Article

Why Rejection Hurts: What Social Neuroscience Has Revealed About the Brain’s Response to Social Rejection

Naomi I. Eisenberger

in The Oxford Handbook of Social Neuroscience

Published in print September 2011 | ISBN: 9780195342161
Published online September 2012 | | DOI: http://dx.doi.org/10.1093/oxfordhb/9780195342161.013.0039

Series: Oxford Library of Psychology

Why Rejection Hurts: What Social Neuroscience Has Revealed About the Brain’s Response to Social Rejection

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This chapter reviews evidence from behavioral, pharmacological, and social neuroscience research that supports the notion that physical and social pain rely on shared neural substrates. It then reviews some of the unexpected and potentially surprising consequences that arise from such a physical-social-pain overlap. Specifically, it considers evidence showing that, even though experiences of physical and social pain seem very different from one another on the surface, individuals who are more sensitive to one kind of pain are also more sensitive to the other. It also reviews evidence demonstrating that factors that alter one kind of pain experience alter the other in a congruent manner. Finally, the chapter concludes by discussing what this shared neural circuitry means for our experience and understanding of social pain.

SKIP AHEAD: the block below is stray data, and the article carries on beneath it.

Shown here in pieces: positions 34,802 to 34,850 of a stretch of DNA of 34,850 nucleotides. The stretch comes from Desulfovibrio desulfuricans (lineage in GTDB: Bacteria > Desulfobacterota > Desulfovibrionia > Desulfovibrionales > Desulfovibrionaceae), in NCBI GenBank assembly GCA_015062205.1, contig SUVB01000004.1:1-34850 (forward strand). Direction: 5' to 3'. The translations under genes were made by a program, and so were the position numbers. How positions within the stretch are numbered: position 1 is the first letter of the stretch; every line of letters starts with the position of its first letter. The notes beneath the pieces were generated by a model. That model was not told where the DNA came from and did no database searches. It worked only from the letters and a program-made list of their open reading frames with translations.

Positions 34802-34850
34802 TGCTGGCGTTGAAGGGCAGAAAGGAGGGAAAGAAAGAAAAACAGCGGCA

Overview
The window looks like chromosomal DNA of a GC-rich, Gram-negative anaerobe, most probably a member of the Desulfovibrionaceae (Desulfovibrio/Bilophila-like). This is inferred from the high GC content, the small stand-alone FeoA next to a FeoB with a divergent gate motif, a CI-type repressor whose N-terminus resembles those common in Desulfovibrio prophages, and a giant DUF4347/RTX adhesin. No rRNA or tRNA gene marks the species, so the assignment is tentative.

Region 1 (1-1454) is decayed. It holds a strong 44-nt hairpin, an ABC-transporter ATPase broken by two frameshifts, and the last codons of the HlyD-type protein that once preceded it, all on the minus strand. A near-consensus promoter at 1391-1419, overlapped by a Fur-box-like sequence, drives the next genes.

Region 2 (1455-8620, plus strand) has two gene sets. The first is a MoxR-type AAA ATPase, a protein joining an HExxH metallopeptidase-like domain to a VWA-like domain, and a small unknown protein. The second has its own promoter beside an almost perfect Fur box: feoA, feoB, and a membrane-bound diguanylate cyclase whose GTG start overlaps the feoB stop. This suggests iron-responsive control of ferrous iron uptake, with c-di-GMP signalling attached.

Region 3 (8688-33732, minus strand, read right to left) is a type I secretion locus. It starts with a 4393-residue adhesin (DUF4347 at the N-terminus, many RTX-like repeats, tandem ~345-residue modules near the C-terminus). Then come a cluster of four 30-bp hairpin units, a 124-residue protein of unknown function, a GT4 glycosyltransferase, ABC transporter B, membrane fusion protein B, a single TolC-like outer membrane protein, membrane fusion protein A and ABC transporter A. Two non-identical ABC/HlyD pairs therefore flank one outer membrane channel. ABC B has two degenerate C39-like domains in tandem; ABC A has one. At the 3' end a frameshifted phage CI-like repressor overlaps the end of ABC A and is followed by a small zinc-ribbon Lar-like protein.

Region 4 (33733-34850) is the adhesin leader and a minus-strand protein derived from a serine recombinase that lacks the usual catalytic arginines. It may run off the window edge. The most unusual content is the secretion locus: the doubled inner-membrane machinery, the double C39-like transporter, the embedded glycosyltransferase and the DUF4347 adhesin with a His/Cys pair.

Keywords: social rejection; social pain; neural circuitry; physical pain; neural substrates

Article.  8875 words. 

Subjects: Psychology ; Cognitive Neuroscience ; Social Psychology

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